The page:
How deeply do you appreciate – and take advantage of – the freedom you have to learn and grow continually?
This post was originally written for Blog Action Day (which, alas, no longer exists) when the focus was on human rights. It struck me as a good prompt for stepping back and reflecting on learning as a right – on the human right to learn.
I’m not sure that the human will to learn can ever be fully extinguished, even in the worst of circumstances, but certainly it can be thwarted and damaged deeply. And certainly many of us are fortunate to live free from such worries, in conditions that provide an abundance of opportunities for learning and growth.
I know I, for one, do not always fully appreciate that fact. Maybe you feel the same.
I believe a significant part of preserving and strengthening rights is for those who have them to exercise them to the fullest extent possible.
So, in that spirit, here are 10 brief suggestions for exercising your human right to learn.
1. Be conscious
Don’t just let life and learning happen to you. We learn a great deal unconsciously, but truly exercising your right to learn – and to live life with intention and purpose – begins with making learning a conscious and intentional part of your daily life and committing to being truly available for learning.
It also means recognizing that learning is not just – or even mostly – about courses, classes, and other forms of formal education. Opportunities to learn are around us constantly, from the moment we wake up each day (and even before). Don’t confuse education and learning.
2. Make time
We can’t help but learn continuously – it’s how we are wired – but real growth also requires focused time for learning and – as part of that process – reflection. So often, just getting it on your calendar is the better part of making it happen.
Take a look at whatever form of calendar you keep – even if it’s just jotting down a your daily list of todos – and put in some time for a specific activity that is consciously devoted to learning.
3. Be curious
It’s easy to slide into apathy. Don’t let that happen. Cultivate curiosity. Ask questions. For that matter, ask better questions.
One of the keys to being curious is simply to pay attention, to be mindful of what is going on around you and to choose to engage as interesting opportunities arise.
4. Take a risk or two
It’s very hard to learn effectively without sticking your neck out every now and again and experiencing a little stress. Make prudent risk-taking a regular part of your life.
This doesn’t mean you have to start jumping out of planes or take flying trapeze lessons (though more power to you if you want to give either a try!) Even simple things trying out a new recipe on friends or – if you are an introvert like I am – volunteering to serve on a local committee or board can do the trick.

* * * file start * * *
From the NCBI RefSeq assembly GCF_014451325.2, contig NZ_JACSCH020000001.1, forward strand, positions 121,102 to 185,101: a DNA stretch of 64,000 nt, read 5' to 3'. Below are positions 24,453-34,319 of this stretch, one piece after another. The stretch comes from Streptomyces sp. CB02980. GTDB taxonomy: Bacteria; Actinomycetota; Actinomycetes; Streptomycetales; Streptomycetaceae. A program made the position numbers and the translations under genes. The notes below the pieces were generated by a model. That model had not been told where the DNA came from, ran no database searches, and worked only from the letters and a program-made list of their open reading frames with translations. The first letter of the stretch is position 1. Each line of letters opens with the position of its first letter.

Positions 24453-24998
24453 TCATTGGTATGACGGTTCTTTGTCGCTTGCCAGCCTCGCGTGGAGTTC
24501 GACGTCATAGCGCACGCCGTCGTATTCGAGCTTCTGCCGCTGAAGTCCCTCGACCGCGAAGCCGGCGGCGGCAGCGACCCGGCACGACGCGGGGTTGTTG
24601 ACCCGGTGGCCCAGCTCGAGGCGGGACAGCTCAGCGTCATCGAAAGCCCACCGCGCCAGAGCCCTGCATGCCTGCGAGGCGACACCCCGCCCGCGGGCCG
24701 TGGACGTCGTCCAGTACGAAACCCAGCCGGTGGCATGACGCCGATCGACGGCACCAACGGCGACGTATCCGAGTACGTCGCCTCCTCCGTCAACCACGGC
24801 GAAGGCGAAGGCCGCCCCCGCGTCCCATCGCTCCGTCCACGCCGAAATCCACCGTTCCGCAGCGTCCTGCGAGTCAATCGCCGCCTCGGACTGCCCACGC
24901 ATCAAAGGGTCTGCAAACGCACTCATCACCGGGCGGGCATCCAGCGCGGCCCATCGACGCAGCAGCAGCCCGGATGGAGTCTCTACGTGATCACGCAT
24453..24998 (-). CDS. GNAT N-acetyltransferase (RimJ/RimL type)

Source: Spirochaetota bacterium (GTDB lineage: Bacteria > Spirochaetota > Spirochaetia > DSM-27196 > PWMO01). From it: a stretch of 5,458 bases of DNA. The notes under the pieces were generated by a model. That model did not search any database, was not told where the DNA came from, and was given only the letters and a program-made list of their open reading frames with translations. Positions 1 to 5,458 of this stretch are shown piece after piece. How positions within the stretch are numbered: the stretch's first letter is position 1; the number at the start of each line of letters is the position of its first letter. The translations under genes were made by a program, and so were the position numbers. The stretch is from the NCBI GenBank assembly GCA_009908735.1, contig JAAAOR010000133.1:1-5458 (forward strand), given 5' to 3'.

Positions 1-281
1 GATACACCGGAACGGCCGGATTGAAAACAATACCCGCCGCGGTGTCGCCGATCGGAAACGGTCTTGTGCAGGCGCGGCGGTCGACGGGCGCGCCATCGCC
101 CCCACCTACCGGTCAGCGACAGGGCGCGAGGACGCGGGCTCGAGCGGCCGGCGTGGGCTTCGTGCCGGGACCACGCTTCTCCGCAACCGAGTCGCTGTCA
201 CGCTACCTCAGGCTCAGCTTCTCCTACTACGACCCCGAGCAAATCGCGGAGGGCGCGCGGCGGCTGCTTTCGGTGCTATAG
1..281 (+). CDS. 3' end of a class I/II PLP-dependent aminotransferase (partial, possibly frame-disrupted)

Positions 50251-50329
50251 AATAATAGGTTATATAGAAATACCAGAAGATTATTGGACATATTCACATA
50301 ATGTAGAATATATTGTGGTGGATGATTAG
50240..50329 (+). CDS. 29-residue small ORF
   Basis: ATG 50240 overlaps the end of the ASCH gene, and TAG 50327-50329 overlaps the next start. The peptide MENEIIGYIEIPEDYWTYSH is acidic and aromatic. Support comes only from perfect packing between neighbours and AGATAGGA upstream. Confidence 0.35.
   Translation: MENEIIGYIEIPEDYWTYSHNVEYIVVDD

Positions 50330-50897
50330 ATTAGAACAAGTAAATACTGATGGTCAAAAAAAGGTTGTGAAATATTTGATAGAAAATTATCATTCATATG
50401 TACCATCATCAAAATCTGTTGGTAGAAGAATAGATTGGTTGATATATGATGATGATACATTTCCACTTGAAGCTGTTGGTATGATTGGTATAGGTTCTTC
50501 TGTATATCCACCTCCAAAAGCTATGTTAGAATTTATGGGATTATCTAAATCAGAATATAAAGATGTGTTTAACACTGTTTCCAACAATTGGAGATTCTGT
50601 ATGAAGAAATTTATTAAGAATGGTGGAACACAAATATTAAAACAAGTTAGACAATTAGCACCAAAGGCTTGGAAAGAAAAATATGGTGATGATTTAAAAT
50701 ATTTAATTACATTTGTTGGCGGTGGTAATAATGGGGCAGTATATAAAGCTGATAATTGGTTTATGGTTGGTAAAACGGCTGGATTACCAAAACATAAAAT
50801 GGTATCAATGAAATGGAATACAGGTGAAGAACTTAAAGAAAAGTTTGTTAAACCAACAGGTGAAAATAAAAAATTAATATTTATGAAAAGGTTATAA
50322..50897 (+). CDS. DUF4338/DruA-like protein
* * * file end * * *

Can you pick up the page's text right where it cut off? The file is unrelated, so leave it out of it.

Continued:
5. Develop your learning habits
Don’t let the good habits you were taught (I hope) long ago slip away. Even simple habits like taking notes go a long way. Or take things further and leverage these power tips. Most of all, make learning itself a conscious habit. As the old saying goes, if you don’t use, you may lose it.
6. Act on your learning
Don’t let learning be just a theoretical exercise. Take a page from Benjamin Franklin and embrace the concept of “useful knowledge.” Put your learning to work.
Very often this amounts to no more than acting on the obvious – recognizing that we already know so many things and – again – choosing to actually put the knowledge we have to work.
7. Be an example
Don’t keep your devotion to learning a secret. Be an avatar – for the kids around you, for your family, for your peers and colleagues, for others in your community. Show your work. Learning is a right and a responsibility. Embrace it and show it off. As I have written elsewhere:
If we expect others to embrace the idea that continual learning is critical to thriving in today’s world – both for ourselves and for our organizations – then we must embody that idea.
8. Connect with others
Humans are social learners. We like to connect, share, and learn with others. There are countless opportunities for connecting with other learners – through trade and professional associations, on social networks, in online communities. Use them to connect and learn.
9. Take care of yourself
There really is no separation between mind and body. If you want to learn well, you need to eat well, sleep well, and exercise regularly.
These aren’t just the keys to learning, they are three of the pillars for a long healthy life. And the fourth pillar leads to my final point …
10. Teach others
We’ve all heard it – and research suggests it’s true: one of the best ways to learn something well is to teach it. And in teaching, you help others exercise their right to learn. The ‘ol “win-win.”
What would you add? How else can we embrace and express our human right to learn? Please comment and share your thoughts.
P.S. – I encourage you to read (or re-read) the Universal Declaration of Human Rights and share the link to it with others. Here are a couple of parts of it that stood out for me in relation to the topic of learning:
19. the right to freedom of opinion and expression; this right includes freedom to hold opinions without interference and to seek, receive and impart information and ideas through any media and regardless of frontiers.
26. Education shall be directed to the full development of the human personality and to the strengthening of respect for human rights and fundamental freedoms. It shall promote understanding, tolerance and friendship among all nations, racial or religious groups…